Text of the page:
The first time I visited America, at age 18, I visited my great aunt and her husband in Bakersfield, California.
The evening I arrived, we went out to dinner at an Elk Lodge and after we had finished our meal, my great aunt asked me if I wanted to join her in the restroom. I replied that I wasn’t really tired, but she insisted.
I followed her across the restaurant, fully expecting a room with lots of couches and chairs occupied by elderly ladies resting. Huffing, puffing and burping daintily behind their hands, perhaps, from consuming their Fred Flintstone-size steaks and their wine with ice cubes.
The restroom turned out to be the toilets.
Other euphemisms for going to the toilet are “going to powder my nose,” “going to the powder room,” “going to wash my hands,” “going to use the facilities,” and “visiting the little girls’ room,” which is especially odd when announced by an elderly lady.
The most common term for the toilet is the “bathroom.” That’s the one I’ve adopted, but in the beginning it felt weird, because to us simple-minded Dutch people, the bathroom is the room with the bath.
The many euphemisms reflect America’s prudishness. And yet no one seems to mind the huge gaps in the toilet stalls, which enable others to practically look straight between your legs, or at least observe you sitting there, wiping yourself and rearranging your clothes.
Well, that’s not true. Everyone does seem uneasy about it. It’s just that no one complains. Maybe because addressing the problem is so tricky when you can’t discuss toilet-related issues directly:
“Dear sir, I have a suggestion for your facilities. When I’m resting, I prefer other little girls not seeing me powder my nose while I’m washing my hands.”
Most public bathrooms, in restaurants and stores, have toilet stalls made from the cheapest possible laminated board. The panels are connected with metal . . . well, connectors. The panels don’t actually touch or overlap anywhere. And the same goes for the doors that are connected to the front panels. The gaps on both sides of the door are standard at least one centimeter wide and sometimes as wide as an inch.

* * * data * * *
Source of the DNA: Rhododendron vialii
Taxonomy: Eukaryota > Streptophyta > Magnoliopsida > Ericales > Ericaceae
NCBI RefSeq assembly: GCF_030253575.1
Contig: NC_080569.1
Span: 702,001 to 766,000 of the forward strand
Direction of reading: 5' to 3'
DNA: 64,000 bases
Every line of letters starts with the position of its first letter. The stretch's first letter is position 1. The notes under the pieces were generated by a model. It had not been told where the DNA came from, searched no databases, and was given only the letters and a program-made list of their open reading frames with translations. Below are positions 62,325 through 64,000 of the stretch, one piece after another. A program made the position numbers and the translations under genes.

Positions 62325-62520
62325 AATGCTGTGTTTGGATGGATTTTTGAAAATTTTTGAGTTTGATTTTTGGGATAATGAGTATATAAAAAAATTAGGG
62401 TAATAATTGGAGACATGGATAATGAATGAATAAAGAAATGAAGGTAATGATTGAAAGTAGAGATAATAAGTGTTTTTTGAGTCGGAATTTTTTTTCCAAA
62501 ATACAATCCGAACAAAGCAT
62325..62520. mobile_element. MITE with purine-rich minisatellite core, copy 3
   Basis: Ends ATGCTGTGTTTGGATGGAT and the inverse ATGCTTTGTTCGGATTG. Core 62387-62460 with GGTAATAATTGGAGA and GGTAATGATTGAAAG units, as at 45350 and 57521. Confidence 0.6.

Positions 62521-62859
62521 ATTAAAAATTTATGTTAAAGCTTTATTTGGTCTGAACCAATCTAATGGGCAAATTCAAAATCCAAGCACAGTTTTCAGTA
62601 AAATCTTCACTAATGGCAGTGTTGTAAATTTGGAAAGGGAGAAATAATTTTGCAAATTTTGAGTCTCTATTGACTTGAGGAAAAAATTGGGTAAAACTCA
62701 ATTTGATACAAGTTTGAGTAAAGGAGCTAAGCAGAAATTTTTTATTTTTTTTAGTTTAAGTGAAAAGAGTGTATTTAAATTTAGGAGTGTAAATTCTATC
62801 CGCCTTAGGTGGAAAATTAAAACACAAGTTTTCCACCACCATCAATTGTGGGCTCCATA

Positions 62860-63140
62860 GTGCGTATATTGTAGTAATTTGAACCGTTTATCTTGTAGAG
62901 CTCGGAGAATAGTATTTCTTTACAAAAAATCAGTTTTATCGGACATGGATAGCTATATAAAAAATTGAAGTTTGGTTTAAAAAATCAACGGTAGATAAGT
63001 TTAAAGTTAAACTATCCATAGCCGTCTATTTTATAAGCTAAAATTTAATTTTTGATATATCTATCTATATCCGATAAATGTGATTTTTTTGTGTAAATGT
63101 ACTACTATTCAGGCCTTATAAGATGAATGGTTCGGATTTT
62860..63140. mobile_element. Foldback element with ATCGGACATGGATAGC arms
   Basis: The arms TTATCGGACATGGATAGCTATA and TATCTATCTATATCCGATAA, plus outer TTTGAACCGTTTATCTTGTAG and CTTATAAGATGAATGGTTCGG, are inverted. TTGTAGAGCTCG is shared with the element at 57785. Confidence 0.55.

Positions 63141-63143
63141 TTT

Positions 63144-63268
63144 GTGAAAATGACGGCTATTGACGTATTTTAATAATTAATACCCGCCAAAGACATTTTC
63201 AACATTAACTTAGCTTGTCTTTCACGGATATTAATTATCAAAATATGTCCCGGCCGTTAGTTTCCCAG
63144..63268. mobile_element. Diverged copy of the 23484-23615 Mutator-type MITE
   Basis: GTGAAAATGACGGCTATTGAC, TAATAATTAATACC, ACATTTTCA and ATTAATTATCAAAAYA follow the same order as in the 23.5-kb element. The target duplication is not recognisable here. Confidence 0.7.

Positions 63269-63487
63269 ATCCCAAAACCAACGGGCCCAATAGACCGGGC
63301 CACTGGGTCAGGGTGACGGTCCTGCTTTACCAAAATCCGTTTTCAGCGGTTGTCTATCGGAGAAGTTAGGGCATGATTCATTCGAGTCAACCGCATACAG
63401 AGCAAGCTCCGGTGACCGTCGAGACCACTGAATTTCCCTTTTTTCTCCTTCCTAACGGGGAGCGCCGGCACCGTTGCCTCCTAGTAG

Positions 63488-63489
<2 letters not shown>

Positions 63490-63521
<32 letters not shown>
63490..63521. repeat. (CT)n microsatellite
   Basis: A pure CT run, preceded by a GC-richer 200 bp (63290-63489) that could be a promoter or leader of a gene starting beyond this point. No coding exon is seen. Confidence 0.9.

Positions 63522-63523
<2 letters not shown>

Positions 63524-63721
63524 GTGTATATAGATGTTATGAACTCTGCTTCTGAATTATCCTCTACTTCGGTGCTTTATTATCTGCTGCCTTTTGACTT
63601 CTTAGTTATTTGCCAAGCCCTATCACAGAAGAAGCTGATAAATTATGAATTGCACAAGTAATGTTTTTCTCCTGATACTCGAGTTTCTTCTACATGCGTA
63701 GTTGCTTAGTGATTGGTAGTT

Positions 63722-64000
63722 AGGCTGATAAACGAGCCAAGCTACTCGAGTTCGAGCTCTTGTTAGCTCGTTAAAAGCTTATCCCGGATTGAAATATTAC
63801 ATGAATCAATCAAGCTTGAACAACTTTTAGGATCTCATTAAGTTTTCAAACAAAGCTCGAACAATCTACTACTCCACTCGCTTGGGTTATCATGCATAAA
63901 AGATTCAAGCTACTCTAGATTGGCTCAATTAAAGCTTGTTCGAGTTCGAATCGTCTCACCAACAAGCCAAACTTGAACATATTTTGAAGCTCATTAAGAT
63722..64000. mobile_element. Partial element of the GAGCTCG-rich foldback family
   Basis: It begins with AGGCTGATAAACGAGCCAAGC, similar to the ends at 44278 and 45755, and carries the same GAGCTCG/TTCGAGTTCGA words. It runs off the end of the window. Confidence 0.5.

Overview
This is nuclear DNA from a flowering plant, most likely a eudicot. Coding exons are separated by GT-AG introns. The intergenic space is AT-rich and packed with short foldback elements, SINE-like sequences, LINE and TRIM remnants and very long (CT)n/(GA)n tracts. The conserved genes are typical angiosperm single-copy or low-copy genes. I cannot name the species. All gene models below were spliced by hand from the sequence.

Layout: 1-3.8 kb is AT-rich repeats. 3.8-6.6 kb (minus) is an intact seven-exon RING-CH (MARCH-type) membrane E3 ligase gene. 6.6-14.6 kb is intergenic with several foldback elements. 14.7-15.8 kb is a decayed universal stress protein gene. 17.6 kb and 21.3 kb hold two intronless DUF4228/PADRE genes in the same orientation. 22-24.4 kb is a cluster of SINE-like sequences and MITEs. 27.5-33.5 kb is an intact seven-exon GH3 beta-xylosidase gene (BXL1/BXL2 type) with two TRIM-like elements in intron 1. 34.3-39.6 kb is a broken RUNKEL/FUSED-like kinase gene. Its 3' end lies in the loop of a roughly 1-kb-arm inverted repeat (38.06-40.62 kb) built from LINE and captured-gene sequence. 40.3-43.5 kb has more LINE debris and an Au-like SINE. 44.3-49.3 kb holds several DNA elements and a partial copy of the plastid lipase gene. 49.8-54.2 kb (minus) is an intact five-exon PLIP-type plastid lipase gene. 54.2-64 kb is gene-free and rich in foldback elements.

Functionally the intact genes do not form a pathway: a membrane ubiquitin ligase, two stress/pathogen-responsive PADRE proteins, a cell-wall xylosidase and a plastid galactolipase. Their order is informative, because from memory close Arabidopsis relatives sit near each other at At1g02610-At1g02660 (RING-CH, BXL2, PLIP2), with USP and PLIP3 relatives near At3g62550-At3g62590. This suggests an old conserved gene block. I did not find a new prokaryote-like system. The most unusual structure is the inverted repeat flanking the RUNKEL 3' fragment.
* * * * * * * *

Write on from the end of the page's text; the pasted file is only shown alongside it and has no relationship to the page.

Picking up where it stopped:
When you’re in a smallish rest-powder-bathroom, waiting for a toilet stall to become vacant, the only place to wait is in front of the toilet doors, and then it’s hard to decide where to look. Not in the direction of the doors, obviously, because you don’t want anyone to think you’re peeping. But looking the other way, in the mirror, isn’t much better. I usually spend the waiting time inspecting the scuffs on my shoes and admiring the light fixtures.
So choosing a toilet stall should not to be taken lightly. A stall close to the entrance of the bathroom is awkward if someone has to wait and she’s waiting right in front of your stall. But a stall further on might be slap-bang in front of the mirror.
Personally, I like the toilet stalls in the movies best, as far as gap stalls go, because there are so many of them that there’s never a line, and no one bothers to go all the way to the back, so no one passes my stall there.
If being visible for all to see is unavoidable, you just kind of lean forward on the toilet seat, so you can’t see through the gaps yourself. It’s the ostrich principle: if I can’t see them, they can’t see me.
When I have my biggest shoulder bag with me, I can at least block the view on one side. Sometimes women block the view by stuffing a piece of toilet paper into the top of the gap, with the rest hanging down in front of it.
So are there no normal toilet doors in America? Do they not know how to make them? Sure there are, and sure they do. But it’s the free market principle at work: the builder uses as little material as he can get away with.
Whenever I do have a stall with a real door, I take full advantage of the complete relaxation that offers. I don’t do anything different, but it feels soooo much better! A valuable moment of toilet zen.
Click here for a great post on European public toilets by Sat Nav and Cider.